FDA Approves First Gene Therapy for Bladder Cancer

PLUS: New Trial for Hereditary Angioedema

Hi friends 👋🏼,

Here are the top stories in the world of medical biology:

  • First Gene Therapy for Bladder Cancer Approved READER REQUEST

  • Phase I/II Clinical Trial Initiated for Hereditary Angioedema

  • CRISPR Shows Promise for Retinitis Pigmentosa READER REQUEST

  • TALENs as Targeted Therapy for HPV-Induced Cancer READER REQUEST

Cell & Gene Therapy Clinical Trial Database Coming Soon.

Join the Inner Circle for access.

(if you’re already a member, ignore this little box)


📣 First Gene Therapy for Bladder Cancer Approved

What is non-muscle invasive bladder cancer (NMIBC)? NMIBC is a form of bladder cancer that is present in the surface layers of the bladder - it has not invaded deeper into the bladder or other parts of the body. Currently, the first treatment option for NMIBC is to add Bacillus Calmette-Guerin (BCG), a bacteria, through a catheter. Yes, you read that right - BCG is a bacteria that does not cause serious disease and it is added into the bladder to help “turn on” the immune system in the bladder and kill the bladder cancer. 🤯 However, BCG therapy will fail in 40-50% of patients leaving them with only one other option: removal of the whole bladder.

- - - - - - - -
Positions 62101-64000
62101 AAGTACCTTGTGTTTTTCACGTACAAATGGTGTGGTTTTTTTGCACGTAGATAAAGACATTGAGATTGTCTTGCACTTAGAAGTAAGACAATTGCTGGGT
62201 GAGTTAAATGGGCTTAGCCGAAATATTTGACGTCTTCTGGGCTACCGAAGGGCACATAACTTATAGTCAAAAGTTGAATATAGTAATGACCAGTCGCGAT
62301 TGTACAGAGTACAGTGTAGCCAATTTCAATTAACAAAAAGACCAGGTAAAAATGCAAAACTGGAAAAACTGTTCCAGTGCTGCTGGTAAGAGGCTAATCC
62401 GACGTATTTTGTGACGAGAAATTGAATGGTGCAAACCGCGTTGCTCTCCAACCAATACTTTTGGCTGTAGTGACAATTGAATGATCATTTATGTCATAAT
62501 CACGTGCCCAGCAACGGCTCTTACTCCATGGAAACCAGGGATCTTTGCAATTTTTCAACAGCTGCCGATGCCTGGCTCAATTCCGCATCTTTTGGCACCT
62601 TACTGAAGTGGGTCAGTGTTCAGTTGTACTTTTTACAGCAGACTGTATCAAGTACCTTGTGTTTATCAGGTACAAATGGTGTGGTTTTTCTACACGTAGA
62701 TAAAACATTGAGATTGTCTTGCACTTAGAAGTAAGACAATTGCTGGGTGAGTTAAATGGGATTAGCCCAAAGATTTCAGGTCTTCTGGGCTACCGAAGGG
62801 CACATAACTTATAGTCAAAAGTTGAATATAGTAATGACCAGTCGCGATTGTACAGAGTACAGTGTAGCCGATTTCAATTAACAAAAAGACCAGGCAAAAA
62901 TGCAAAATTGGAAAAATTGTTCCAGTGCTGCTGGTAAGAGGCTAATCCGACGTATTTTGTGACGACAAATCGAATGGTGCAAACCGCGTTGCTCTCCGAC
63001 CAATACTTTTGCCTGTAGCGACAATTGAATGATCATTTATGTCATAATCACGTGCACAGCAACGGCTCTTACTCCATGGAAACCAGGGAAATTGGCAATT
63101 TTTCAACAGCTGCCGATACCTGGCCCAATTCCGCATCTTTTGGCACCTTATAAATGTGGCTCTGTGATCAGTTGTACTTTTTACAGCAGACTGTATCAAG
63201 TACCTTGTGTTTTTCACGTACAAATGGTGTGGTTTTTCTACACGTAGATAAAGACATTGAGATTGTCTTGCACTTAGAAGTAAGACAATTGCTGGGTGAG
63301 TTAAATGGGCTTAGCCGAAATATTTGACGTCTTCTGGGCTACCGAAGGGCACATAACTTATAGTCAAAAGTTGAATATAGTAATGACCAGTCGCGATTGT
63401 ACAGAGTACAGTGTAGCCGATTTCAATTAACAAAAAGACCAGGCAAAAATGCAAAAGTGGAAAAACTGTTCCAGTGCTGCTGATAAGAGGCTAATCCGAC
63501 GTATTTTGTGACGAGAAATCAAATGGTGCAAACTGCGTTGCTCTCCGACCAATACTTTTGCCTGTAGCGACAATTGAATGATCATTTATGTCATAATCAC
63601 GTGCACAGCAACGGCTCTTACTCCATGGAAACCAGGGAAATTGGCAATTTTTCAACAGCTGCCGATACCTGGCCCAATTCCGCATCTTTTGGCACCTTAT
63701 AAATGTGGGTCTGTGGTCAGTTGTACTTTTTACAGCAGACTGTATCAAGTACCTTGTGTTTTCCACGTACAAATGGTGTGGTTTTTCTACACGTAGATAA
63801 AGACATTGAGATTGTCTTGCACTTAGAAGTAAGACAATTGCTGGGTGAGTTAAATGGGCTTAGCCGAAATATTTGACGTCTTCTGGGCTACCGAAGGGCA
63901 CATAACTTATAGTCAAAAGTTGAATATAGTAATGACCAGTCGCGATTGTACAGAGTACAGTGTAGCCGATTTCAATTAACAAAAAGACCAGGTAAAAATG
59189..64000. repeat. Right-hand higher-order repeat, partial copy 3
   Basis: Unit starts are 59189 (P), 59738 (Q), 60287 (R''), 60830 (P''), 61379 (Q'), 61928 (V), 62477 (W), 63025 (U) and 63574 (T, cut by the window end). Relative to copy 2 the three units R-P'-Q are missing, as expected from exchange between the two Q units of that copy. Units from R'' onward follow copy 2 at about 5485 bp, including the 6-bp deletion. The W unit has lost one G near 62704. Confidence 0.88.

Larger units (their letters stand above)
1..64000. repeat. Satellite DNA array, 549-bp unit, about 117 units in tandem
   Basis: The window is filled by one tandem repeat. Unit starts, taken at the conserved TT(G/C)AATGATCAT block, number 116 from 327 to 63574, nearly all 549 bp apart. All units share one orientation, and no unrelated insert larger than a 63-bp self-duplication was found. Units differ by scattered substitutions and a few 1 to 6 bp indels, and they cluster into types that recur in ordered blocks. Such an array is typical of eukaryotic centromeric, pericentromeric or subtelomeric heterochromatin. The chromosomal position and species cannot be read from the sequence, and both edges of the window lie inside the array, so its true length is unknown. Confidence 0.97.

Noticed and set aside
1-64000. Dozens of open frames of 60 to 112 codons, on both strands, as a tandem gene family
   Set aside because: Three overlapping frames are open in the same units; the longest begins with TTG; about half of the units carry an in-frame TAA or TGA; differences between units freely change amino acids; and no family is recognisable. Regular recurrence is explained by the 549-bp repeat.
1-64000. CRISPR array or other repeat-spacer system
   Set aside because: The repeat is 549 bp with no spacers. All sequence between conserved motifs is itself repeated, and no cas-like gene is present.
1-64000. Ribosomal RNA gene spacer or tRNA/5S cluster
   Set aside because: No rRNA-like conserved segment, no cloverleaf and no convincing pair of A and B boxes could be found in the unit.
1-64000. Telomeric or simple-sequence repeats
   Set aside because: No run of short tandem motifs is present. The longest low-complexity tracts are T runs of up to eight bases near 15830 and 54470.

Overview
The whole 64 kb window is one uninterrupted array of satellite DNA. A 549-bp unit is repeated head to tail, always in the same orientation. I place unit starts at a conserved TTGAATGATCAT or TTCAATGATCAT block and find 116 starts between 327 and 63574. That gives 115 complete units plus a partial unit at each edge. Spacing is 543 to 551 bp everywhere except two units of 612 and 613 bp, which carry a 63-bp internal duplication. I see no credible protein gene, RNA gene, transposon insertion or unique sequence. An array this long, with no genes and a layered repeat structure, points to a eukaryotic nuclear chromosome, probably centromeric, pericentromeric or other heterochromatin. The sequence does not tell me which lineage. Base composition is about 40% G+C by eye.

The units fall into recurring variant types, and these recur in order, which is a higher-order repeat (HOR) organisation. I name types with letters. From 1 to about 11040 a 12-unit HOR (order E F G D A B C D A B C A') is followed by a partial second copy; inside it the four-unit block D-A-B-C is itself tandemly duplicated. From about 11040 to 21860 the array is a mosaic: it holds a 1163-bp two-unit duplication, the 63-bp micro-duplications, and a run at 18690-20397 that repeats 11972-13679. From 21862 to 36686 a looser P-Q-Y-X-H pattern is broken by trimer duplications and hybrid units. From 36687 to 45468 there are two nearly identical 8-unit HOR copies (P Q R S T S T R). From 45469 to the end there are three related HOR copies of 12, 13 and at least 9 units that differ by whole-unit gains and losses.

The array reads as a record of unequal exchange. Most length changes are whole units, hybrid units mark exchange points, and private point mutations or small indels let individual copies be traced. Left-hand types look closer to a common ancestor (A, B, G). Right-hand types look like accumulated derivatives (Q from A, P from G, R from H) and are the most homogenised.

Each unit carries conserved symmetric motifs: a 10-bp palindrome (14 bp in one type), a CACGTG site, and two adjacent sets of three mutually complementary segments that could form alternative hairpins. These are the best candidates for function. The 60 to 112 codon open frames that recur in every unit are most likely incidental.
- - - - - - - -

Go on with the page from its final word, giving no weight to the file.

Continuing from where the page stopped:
1/ Adstiladrin® is the first gene therapy approved for BCG-unresponsive NMIBC.

2/ The FDA approval of Adstiladrin® was based on the results of a Phase 3 clinical trial where 51% of patients had a complete response to the gene therapy eliminating their bladder cancer and remaining free of cancer recurrence for at least 12 months.

How Adstiladrin® gene therapy works 👇🏼

Subscribe to The Cure to read the rest.

Become a paying subscriber of The Cure to get access to this post and other subscriber-only content.

Already a paying subscriber? Sign In

A subscription gets you:
Submit your disease request and we'll find and report on clinical trials, emerging medical technology, and innovative therapeutics.
Easy to understand science written for the everyday person.
Articles delivered to your inbox every Sunday.
Plus - No ads. Ever.